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It appears that many heart patients may be exposed to high doses of radiation through imaging tests, particularly repeat testing. These findings were recently reported in the Journal of the American Medical Association.

Diagnostic imaging tests, such as X-ray and CT (computed tomography), use radiation to produce images, and because exposure to radiation is a known cause of cancer, people who are exposed to large or repeated doses may have an increased risk of developing cancer. Concerns about cancer risks associated with diagnostic imaging are increasing as use of imaging is becoming more frequent and widespread.

Myocardial perfusion imaging (MPI) is a test used to study the heart. MPI accounts for roughly 22% of the cumulative effective radiation dose from medical sources in the United States. Patients receiving MPI tend to receive repeated MPI or additional procedures that involve radiation. Determining the cumulative amount of radiation exposure among these patients as well as the reasons for testing may help to define risks and avoid excessive testing.

To explore radiation exposure from medical sources, researchers from Columbia University and New York-Presbyterian Hospital evaluated 1,097 patients at Columbia University Medical Center. Participants had undergone MPI during the first three months of 2006. Additional procedures involving radiation that occurred between October 1988 and June 2008 were also taken into account.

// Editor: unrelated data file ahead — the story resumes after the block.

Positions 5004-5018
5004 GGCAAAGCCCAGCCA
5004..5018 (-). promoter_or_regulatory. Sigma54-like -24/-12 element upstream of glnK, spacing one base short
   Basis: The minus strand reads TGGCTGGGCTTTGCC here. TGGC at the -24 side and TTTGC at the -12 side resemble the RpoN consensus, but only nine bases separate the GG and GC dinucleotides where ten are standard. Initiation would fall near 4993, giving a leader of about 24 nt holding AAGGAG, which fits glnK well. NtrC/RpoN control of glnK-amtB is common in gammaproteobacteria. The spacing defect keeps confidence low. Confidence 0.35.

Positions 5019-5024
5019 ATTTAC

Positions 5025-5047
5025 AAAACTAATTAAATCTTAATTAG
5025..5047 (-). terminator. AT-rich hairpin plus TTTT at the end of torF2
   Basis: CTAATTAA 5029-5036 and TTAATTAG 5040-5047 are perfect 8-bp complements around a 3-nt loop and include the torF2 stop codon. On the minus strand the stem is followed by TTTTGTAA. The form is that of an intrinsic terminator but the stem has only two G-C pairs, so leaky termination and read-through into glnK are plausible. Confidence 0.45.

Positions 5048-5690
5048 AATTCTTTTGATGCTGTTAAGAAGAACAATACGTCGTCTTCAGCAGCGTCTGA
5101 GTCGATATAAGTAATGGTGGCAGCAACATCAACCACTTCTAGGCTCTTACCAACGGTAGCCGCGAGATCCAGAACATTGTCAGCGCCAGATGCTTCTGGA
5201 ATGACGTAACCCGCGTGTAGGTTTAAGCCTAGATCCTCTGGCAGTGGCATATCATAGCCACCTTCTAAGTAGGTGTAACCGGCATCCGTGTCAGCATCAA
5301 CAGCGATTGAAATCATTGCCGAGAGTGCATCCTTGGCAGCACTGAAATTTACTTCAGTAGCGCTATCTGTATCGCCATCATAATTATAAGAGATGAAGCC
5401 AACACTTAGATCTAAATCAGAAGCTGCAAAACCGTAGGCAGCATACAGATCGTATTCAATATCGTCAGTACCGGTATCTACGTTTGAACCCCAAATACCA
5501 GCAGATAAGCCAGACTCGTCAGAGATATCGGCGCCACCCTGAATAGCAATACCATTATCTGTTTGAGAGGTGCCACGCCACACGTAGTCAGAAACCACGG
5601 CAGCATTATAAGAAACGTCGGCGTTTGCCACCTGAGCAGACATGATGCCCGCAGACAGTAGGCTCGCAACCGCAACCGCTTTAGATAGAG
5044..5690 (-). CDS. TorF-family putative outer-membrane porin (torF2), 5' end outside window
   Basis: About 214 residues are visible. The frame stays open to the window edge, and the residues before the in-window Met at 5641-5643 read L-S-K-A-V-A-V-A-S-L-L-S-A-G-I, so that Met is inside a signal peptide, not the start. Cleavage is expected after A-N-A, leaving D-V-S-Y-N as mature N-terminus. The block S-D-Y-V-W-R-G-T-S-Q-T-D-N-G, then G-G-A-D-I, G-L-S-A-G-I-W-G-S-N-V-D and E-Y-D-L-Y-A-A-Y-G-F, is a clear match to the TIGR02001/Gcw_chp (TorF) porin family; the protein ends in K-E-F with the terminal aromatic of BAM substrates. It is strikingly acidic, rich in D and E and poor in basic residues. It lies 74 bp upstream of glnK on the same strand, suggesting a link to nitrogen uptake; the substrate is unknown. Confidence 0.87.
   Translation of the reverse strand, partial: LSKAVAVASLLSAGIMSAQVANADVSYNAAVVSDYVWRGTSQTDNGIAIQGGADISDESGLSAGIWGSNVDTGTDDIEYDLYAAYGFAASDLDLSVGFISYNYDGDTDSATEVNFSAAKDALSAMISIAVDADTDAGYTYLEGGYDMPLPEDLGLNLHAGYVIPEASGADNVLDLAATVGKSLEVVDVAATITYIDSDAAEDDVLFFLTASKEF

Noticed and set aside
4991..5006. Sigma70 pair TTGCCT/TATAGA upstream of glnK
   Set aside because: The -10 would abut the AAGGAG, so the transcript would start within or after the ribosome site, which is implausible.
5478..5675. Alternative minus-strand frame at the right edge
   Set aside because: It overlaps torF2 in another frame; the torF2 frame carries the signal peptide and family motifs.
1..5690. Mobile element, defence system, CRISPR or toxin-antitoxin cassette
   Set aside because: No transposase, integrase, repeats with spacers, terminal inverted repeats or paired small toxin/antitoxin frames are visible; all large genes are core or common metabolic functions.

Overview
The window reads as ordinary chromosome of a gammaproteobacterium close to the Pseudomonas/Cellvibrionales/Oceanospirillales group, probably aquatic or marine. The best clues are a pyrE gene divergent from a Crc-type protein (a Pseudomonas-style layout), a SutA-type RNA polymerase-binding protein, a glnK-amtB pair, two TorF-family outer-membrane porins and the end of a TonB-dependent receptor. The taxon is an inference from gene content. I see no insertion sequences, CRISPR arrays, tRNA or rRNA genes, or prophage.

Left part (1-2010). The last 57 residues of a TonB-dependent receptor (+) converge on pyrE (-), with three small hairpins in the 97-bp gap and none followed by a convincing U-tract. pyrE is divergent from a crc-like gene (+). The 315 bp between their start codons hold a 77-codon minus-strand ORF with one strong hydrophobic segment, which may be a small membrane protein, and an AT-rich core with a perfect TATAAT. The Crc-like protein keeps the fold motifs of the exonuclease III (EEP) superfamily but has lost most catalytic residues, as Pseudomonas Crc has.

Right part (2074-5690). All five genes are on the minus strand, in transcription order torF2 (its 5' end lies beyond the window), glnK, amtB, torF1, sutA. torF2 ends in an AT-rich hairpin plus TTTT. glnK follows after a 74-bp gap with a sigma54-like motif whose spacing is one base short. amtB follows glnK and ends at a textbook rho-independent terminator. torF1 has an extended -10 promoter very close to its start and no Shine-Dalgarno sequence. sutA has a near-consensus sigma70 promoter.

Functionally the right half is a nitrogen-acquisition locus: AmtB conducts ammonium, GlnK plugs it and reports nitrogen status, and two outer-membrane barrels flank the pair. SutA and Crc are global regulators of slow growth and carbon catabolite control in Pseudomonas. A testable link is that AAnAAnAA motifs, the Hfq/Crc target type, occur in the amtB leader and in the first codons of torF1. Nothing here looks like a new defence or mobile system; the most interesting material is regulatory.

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  • Patients underwent a median of 15 procedures involving radiation exposure.
  • Four of these 15 procedures, including MPI, used high doses of radiation.
  • 31.4% of patients (344) received a cumulative estimated effective dose of radiation from all sources of more the 100 mSv, a dose level which may increase risk of cancer (mSv, or millisievert, is a measurement of radiation).
  • 38.6% of patients (424) received multiple MPIs. Cumulative estimated effective dose among these patients was 121 mSv.
  • The highest cumulative estimated effective doses were observed among male patients and White patients.
  • The majority of patients receiving MPI and repeat MPI had a known cardiac disease or symptoms that indicated a heart condition.

The researchers concluded that repeat MPI testing was frequent among patients in this study, and that many patients were exposed to radiation doses high enough to raise risk of cancer. They also note, however, that “although the high cumulative doses observed are certainly a matter of concern and an important target for improvement, these doses should not be viewed in isolation but rather within the clinical context where radiation risk for a specific patient is balanced against potential benefits.”

Reference: Einstein AJ, Weiner SD, Bernheim A, et al.  Multiple testing, cumulative radiation dose, and clinical indications in patients undergoing myocardial perfusion imaging. JAMA [early online publication]. November 15, 2010.

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